Gabby Petito’s parents are suing police in Utah, alleging officers failed to properly investigate her fiancé, Brian Laundrie, two weeks before he killed the 22-year-old in a case that drew international attention.
The lawsuit seeks $50 million in damages and was filed against the police department of Moab, Utah, a rural town known for being a gateway to iconic national parks, including National Park Arches.
Petito’s parents, Joseph Petito and Nichole Schimdt, argue that officers should have issued a citation for domestic violence after questioning Petito and her fiancé Brian Laundrie, 23, in August 2021 about a fight they had . Had officers done more to protect Petito while investigating the violent exchange, his murder two weeks later could have been avoided, the parents allege in the lawsuit.
“Officers misinterpreted Gabby’s extreme emotional distress, viewing it as the cause of the domestic violence rather than its result,” the lawsuit states.
Thursday’s filing is the latest development in the high-profile case surrounding Gabby Petito’s death. What started as a missing person case last summer has surfed on a true obsession with crime to become a social media sensation, attracting amateur sleuths online and the kind of global attention that can help authorities locate missing persons.
CONCEALMENT:Gabby Petito’s family is suing Brian Laundrie’s parents, alleging they knew of his murder
Petito disappeared at the end of August 2021 while traveling across the country with Laundrie. A few weeks later, his remains were found in Teton County, Wyoming, and a coroner ruled his death a homicide by strangulation.
Laundrie was named a person of interest in Petito’s disappearance and disappeared himself before being found dead of a self-inflicted gunshot wound on the Carlton Reservation in Florida in October.
At a press conference Thursday, Schmidt, other family members and their team of attorneys stood in front of an old photo of Petito smiling in a slot canyon.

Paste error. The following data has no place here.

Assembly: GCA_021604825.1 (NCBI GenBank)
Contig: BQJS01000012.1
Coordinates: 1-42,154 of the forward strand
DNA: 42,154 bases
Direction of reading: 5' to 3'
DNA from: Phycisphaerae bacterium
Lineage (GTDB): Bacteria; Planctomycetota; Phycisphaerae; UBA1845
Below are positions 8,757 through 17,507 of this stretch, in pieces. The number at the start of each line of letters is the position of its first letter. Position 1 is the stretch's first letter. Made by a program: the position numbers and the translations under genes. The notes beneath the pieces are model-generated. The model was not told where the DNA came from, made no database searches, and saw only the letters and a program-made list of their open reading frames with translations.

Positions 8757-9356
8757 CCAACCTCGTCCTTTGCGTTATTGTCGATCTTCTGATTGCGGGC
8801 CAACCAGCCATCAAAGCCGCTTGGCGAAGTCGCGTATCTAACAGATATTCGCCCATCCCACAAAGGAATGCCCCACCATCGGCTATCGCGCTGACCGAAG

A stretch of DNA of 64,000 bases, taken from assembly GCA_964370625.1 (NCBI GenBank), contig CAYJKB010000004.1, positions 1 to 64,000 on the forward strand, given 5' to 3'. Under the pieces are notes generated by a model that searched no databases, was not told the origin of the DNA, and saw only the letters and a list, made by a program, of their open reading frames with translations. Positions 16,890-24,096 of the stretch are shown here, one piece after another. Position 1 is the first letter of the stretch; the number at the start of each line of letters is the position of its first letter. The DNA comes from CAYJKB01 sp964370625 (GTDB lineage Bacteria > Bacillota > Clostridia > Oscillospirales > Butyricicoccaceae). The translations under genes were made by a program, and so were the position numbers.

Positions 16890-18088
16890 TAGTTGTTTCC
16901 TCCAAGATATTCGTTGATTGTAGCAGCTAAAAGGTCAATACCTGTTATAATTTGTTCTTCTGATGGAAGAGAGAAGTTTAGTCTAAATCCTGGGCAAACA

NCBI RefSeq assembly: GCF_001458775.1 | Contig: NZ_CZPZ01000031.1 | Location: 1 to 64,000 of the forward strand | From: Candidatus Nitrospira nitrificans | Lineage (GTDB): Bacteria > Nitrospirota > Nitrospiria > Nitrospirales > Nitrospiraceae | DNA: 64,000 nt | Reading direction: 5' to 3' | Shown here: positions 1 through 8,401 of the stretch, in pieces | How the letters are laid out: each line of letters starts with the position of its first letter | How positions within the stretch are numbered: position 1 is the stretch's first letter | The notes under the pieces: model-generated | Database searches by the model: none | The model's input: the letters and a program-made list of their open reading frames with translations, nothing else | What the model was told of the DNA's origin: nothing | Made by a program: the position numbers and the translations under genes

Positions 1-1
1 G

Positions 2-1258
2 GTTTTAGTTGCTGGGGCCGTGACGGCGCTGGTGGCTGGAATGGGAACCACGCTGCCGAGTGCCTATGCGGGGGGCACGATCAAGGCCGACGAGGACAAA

“There are laws in place to protect victims. And these laws have not been respected. And we don’t want that to happen to anyone else,” Schmidt said, his voice shaking.
The lawsuit also claims that the officers ‘trained Gabby to provide responses that officers used to justify their decision not to enforce Utah law,’ which requires action to be taken in response to incidents of domestic violence. .
Moab Police Officer Eric Pratt “was fundamentally biased in his approach to the investigation, choosing to believe Gabby’s attacker, ignoring evidence that Gabby was the victim, and intentionally looking for loopholes to circumvent the demands of Utah law and her duty to protect Gabby,” the lawsuit says.
After the lawsuit was filed, the city of Moab said the death was tragic but not the fault of their police department.
“Our officers acted with kindness, respect and empathy toward Ms. Petito,” city spokeswoman Lisa Adams said in a statement. “No one could have predicted the tragedy that would unfold weeks later and hundreds of miles away, and the city of Moab will vigorously defend itself against this lawsuit.”
The lawsuit follows a Notice of Claim filed in August, notifying Moab that Petito’s family intended to seek damages for wrongful death. An independent investigation in January blamed police for making “several unintentional mistakes”, including failing to issue a citation for domestic violence after Petito told police she had hit her boyfriend.
Contributor: Scott Gleason, USA TODAY; Associated Press.